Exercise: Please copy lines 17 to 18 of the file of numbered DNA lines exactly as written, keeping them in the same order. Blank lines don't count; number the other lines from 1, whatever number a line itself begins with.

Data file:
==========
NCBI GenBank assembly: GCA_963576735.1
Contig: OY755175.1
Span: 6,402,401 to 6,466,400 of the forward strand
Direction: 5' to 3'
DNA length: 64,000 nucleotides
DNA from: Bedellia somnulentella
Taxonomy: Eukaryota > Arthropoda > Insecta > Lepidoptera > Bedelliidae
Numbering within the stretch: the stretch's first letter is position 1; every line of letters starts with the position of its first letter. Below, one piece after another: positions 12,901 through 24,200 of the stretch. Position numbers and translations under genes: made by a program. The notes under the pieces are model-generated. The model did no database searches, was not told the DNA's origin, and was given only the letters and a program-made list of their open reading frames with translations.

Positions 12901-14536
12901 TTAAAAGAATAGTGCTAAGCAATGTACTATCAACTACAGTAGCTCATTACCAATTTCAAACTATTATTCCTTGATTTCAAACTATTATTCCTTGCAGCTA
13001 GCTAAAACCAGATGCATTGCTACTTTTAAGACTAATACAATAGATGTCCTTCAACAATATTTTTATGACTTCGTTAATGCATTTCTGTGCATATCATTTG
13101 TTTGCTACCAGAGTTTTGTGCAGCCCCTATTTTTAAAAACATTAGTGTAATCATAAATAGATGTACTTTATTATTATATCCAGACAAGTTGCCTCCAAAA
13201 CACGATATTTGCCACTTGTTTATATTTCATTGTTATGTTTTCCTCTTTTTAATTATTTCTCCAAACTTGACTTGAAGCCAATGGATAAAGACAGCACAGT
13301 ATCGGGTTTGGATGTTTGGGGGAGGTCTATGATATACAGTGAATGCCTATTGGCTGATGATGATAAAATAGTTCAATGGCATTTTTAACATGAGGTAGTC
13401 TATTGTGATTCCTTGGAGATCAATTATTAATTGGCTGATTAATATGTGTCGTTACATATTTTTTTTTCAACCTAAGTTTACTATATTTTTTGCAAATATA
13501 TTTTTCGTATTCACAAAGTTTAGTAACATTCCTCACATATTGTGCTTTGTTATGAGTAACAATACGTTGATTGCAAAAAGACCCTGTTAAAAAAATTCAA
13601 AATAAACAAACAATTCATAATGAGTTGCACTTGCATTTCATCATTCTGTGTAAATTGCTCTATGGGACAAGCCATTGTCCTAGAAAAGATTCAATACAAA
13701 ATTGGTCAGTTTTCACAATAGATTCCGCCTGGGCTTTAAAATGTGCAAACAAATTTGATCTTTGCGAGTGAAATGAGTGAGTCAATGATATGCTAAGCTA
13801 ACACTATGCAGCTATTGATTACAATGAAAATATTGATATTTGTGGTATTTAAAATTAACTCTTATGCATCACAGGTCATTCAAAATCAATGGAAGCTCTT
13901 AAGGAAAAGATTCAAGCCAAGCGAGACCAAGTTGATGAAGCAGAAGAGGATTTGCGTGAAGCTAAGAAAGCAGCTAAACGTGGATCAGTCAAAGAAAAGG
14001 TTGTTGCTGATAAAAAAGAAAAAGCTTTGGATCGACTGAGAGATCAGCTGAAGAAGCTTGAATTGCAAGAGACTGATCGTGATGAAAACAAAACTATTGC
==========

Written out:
13601 AATAAACAAACAATTCATAATGAGTTGCACTTGCATTTCATCATTCTGTGTAAATTGCTCTATGGGACAAGCCATTGTCCTAGAAAAGATTCAATACAAA
13701 ATTGGTCAGTTTTCACAATAGATTCCGCCTGGGCTTTAAAATGTGCAAACAAATTTGATCTTTGCGAGTGAAATGAGTGAGTCAATGATATGCTAAGCTA